Can I suggest that you also get a cheap UV filter to put over the lens, to protect it from dust and dirt? The diameter is 52mm. And while you are at it, if you are getting the lens adapter, get a Canon (-fit) rear lens cap, so she does not have to take the adapter off each time she puts it away.
One more thing: I can't recall where I read it, but there was a strong recommendation to go only for an AI or AIS lens, not the pre-AI sort. I think it was because the quality of the glass is better. Anyway, here is a pic of the AI lens, identical to what I have.
And here is one of the pre-AI version, which looks different - wider aluminium ring etc etc.:
I don't know enough about lenses to know exactly what the differences are, but can vouch for the AI f3.5 as a good piece of kit..... Have just done a little search, and apparently the early f2.8 lenses had some issues with oil seeping onto the aperture ring blades, which would be really bad news. Reviewers say that the f3.5 is at least as good as the 2.8, certainly at the mid range of aperture i.e. f8. One even states that this is the lens against which others get measured! BTW 'Micro' stands for "Macro' in Nikon-speak, which means it is able to do the sort of v shallow depth of field shots as seen in e.g. Street of Crocodiles from Brothers Quay.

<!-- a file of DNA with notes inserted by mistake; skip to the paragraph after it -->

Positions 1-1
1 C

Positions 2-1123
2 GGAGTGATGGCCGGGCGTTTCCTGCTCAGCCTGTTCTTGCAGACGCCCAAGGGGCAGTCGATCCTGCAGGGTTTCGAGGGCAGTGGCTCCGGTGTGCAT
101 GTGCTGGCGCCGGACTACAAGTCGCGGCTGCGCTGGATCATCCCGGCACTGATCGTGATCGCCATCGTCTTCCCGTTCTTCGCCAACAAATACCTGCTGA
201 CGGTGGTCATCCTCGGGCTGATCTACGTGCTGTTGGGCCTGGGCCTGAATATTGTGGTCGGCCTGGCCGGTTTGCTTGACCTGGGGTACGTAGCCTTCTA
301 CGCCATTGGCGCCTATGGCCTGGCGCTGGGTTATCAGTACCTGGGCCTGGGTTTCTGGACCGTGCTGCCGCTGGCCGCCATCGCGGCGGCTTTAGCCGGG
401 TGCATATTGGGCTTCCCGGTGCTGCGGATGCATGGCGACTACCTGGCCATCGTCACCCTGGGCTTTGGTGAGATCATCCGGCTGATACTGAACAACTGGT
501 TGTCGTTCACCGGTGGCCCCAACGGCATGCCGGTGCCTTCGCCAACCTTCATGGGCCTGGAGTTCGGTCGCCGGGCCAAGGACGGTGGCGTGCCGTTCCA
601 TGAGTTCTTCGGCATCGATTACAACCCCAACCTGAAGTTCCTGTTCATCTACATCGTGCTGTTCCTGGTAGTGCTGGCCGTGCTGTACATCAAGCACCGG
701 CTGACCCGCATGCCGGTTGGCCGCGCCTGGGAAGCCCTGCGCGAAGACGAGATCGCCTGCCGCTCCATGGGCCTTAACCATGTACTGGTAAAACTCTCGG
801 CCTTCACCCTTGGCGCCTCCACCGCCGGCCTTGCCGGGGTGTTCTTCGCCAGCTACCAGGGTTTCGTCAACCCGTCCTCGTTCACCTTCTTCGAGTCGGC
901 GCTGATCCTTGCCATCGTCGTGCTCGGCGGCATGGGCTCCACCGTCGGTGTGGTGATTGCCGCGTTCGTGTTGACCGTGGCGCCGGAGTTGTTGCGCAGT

While I am trawling ebay, here's a link to the sort of adapter ring you need:
Don't go for the fancy ones which connect the electronics. The whole point of these old lenses is that they don't connect, so there are no flicker problems from the aperture ring.
And this is the mains adapter for a 650D:
These generic ones seem to vary a lot in price, but mostly show the same picture for all, so I imagine they are advertising the same thing. There is a little box that fits inside the camera instead of the battery.
Hope that helps.
Here's a link to a review of the lens, and a historical overview of the different versions. It looks like the pre-AI version had slightly different optics, but it doesn't appear that there was much to choose between them.